Whether or not the name of A.N. Devers’s bookstore The Second Shelf plays on French existentialist Simone de Beauvoir’s landmark treatise on feminist philosophy The Second Sex, her endeavor certainly stems from a similar desire for equality—in this case, to balance the bookshelves for men and women writers.
Readers may recall a story posted back in December about the Albertine Prize, an annual award co-presented by jeweler Van Cleef & Arpels and the Cultural Services of the French Embassy that recognizes American readers’ favorite contemporary French fiction translated into English. The reading public was invited to vote at Albertine’s website, and pretty much stuff the ballot box with their favorites.
This year’s five nominees included:
Incest by Christine Angot, trans. by Tess Lewis, Archipelago Books Compass by Mathias Enard, trans. by Charlotte Mandel, New Directions The End of Eddy by Edouard Louis, trans. by Michael Lucey, Farrar, Strauss & Giroux Black Moses by Alain Mabanckou, trans. by Helen Stevenson, The New Press Not One Day by Anne Garréta, trans. by Emma Ramadan, Deep Vellum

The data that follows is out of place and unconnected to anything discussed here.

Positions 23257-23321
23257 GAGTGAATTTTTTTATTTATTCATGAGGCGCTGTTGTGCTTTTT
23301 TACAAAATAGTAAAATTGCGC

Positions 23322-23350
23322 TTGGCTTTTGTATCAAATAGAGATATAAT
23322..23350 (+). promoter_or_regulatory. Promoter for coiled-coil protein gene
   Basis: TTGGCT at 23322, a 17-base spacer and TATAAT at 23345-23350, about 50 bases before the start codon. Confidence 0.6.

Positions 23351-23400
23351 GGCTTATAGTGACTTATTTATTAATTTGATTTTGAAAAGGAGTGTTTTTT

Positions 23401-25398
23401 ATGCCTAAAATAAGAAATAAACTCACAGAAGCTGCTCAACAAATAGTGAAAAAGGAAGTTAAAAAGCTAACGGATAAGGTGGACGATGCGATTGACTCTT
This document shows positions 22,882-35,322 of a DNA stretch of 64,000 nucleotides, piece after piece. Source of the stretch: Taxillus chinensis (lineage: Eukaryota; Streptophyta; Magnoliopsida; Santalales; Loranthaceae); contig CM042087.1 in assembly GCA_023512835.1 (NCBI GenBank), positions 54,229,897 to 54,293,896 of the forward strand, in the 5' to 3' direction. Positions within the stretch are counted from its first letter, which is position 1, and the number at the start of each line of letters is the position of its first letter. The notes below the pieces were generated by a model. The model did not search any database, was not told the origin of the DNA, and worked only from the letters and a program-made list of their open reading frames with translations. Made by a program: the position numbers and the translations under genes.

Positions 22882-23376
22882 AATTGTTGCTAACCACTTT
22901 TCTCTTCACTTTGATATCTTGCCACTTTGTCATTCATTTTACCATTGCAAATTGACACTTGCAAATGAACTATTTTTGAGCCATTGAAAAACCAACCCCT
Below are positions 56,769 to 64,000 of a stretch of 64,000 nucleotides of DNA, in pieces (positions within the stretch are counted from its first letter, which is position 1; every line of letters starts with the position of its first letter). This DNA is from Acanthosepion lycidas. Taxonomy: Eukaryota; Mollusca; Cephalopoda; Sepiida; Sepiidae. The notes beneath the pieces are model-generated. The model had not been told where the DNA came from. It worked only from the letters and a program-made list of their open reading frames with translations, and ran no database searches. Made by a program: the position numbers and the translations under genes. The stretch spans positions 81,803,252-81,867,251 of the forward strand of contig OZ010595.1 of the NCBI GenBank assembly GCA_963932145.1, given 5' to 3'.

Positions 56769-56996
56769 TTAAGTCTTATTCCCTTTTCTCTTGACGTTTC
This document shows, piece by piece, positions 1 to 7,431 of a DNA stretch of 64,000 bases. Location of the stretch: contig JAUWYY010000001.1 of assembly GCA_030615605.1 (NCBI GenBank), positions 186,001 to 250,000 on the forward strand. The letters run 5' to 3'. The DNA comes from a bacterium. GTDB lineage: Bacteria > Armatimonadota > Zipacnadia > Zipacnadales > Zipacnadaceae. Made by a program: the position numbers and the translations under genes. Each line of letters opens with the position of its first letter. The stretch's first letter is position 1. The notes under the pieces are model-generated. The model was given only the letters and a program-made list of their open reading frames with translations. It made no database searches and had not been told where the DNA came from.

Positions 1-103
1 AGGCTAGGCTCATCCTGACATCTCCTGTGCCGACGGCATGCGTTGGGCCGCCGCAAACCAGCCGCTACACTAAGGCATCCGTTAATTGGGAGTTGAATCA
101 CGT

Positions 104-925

Interest in the prize was drummed up on April 10 when LitHub’s editor-in-chief Jonny Diamond, The New Yorker’s H.C. Wilentz, Albertine’s director Tom Roberge, and others shared their favorites.
The winner of the $10,000 prize was finally revealed to a packed house on Wednesday, June 6, with French literary critic and la Grande Librarie host François Busnel and translator Lydia Davis. The grand prize went to Anne Garréta’s Not One Day (Deep Vellum, 2017) translated by Emma Ramadan. Garréta’s twelve vignettes exploring memory and desire was originally published as Pas Un Jour in 2002 (éditions Grasset) and awarded the prestigious Prix Medicis. The winnings are split between author and translator and assure the book greater exposure to an English-speaking audience. Congratulations to the winners!
Need a literary justification to visit the Caribbean this spring? Consider the NGC Bocas Lit Festival, taking place in downtown Port of Spain in Trinidad and Tobago. Billed as the region’s premier literature festival, the Lit Fest is devoted to developing and promoting Caribbean authors by hosting five lively days of author panels, workshops, film screenings, and performances. Held at the National Library and Old Fire Station, the festival will run from April 25-29 and is free to the public.